Cyclists: Dead or Alive

As I biked down a busy Boston area road, I saw a green light ahead, but cars weren’t moving. A black garbage bag lay in the middle of the intersection ahead. As I slowly rolled closer, I realized the bag was a person. Shit. And then I saw the discarded bicycle next to him.

It seemed like a good time to get off the road and avoid adding more confusion to the situation (and I was close to my destination), so I dismounted and walked my bike down the sidewalk. A police officer stood in the middle of the street, looking either exhausted or bored or both. Two bystanders crouched next to the cyclist, who remained slightly curled on the pavement. They seemed to be asking him about which leg was injured. No blood, and he was conscious, so that was a relief. Two police cars were parked on the other side of the intersection, blue lights flashing.

Traffic still wasn’t moving, but nobody honked. I didn’t think the people in the back could see what was going on – I hadn’t been able to see until I was almost on top of them – so I was impressed by their restraint. Normally, people start honking if it takes the person closest to the light a full second to move their foot from the brake pedal to the gas after the light turns. Maybe they could sense that something was wrong. Or maybe they had a better view of the police officer than I had.

I joined the onlookers. I wanted to know what had happened, but I didn’t want to interfere with the police officer or the people helping, and nobody on the sidewalk seemed inclined to make eye contact with me. That was enough to discourage me from asking them if they’d seen anything.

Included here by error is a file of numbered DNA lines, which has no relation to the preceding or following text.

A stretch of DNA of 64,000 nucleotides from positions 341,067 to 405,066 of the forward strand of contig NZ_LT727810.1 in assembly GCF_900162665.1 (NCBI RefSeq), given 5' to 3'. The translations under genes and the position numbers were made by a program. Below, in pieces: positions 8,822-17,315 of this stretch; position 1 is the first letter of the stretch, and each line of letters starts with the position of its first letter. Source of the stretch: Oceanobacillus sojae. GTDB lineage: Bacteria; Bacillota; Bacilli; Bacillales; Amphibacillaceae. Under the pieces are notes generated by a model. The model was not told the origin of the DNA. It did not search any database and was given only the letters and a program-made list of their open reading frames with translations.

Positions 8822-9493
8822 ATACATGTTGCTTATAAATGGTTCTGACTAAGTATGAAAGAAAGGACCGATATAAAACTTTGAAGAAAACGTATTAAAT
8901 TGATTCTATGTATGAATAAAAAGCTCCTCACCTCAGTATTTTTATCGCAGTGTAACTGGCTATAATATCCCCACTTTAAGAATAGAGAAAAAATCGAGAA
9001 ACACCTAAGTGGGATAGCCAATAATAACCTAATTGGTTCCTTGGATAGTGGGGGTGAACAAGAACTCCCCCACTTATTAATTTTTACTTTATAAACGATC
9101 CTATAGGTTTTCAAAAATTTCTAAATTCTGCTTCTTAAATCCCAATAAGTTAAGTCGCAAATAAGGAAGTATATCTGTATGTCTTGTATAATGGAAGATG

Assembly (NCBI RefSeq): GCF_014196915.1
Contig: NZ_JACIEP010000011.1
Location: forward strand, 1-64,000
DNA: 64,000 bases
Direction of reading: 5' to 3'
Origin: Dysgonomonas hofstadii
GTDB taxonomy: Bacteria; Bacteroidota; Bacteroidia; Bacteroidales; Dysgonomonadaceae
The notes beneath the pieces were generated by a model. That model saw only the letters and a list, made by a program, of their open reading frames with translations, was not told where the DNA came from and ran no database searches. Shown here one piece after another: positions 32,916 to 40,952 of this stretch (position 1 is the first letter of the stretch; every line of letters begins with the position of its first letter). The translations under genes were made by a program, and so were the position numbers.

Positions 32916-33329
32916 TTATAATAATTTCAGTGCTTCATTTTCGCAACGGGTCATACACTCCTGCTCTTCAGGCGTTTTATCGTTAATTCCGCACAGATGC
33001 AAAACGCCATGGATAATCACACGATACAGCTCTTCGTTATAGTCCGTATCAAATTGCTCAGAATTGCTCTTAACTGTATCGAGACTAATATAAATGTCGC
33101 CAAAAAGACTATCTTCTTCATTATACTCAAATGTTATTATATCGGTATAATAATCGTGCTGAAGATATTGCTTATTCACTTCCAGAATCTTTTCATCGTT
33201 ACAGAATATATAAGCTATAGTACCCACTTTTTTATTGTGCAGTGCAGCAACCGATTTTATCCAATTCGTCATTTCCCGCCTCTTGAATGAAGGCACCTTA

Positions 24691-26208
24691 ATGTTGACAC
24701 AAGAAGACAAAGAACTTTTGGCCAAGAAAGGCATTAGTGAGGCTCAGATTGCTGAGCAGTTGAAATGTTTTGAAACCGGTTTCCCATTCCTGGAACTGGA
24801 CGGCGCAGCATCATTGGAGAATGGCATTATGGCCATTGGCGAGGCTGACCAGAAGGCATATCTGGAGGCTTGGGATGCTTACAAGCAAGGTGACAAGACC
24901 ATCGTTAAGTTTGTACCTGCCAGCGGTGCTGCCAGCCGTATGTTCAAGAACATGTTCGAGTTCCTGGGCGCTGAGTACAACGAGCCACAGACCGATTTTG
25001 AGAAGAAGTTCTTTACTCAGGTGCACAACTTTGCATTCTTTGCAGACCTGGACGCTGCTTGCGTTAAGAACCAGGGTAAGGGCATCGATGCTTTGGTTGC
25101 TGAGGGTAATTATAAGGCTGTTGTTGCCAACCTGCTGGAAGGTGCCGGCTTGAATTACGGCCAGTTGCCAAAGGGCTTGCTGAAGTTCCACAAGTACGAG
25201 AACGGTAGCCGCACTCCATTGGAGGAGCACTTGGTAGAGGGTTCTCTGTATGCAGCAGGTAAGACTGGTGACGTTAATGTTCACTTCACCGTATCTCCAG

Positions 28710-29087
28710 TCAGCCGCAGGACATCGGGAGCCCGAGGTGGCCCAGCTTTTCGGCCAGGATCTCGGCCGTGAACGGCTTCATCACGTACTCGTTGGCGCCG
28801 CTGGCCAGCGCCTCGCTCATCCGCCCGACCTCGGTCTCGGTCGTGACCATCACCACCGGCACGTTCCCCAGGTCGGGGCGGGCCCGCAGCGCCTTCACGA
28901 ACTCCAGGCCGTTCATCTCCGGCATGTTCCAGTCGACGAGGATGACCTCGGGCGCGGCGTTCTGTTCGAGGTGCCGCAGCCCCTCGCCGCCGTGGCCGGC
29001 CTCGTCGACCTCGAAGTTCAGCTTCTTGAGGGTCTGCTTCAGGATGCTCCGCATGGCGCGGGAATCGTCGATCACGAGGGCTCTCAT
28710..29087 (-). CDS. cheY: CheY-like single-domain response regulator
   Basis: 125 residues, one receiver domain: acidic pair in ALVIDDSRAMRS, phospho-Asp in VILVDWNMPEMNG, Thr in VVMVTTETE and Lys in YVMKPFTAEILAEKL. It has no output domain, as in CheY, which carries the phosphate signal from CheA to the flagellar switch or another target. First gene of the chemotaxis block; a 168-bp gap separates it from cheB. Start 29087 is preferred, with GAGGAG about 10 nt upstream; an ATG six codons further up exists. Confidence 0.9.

A fire truck and an ambulance both arrived by the time I managed to (very cautiously) cross the street. As I locked my bike up next to my destination, a woman with a stroller caught my eye, and I asked her if she had any idea what had happened.

“I didn’t see, but a guy who did said he ran a red light,” she replied, hastily adding “Not that I’m glad he got hit or anything.” My stomach clenched. “You be careful out there.” I thanked her as she continued on her way.

I wished this hadn’t been the result of a cyclist breaking the law. I’ve seen too many news articles about cyclist fatalities, followed by commenters theorizing what law the cyclist must have broken, and how they had it coming. Those people scare me a lot more than heavy Boston traffic.

Every cyclist has broken the law at some time or another; I won’t bother to deny it. Sometimes, it’s for our own safety: pulling ahead of stopped traffic at certain intersections can provide necessary visibility. Sometimes bike lanes are full of wheel-destroying potholes, or puddles that might conceal saw blades (That’s not hypothetical). Sometimes it’s for the convenience of drivers. If I need to take a left turn and there is a walk signal, I’ll wait for the pedestrians to clear and make a go of it in order to avoid holding up traffic when the light turns. And yes, sometimes it’s for stupid or selfish reasons. I have no idea why someone would run a red light on a busy street.

As a cyclist, I’m not scared of the traffic. I’m scared of the hatred. I tell myself that people are not psychopaths, that nobody would willingly hit a cyclist. But those comments were not left by robots. Those are people. People who think that cyclists deserve to die.

I’ve tried to be ok with that, but I’m not. And I don’t think I ever will be. When I see a cyclist on the road, I’m praying that they won’t do anything that makes the rest of us look bad. Mostly, they’re just trying to get where they’re going, the same as me and everyone else. But there are those who comport themselves badly, who not only flout the rules of the road, but common sense. And those are the ones who people remember.

I understand being frustrated by cyclists. Even when we are law abiding, we sometimes slow you down as we take left turns and the like. I do not understand wanting us dead.

Advertisements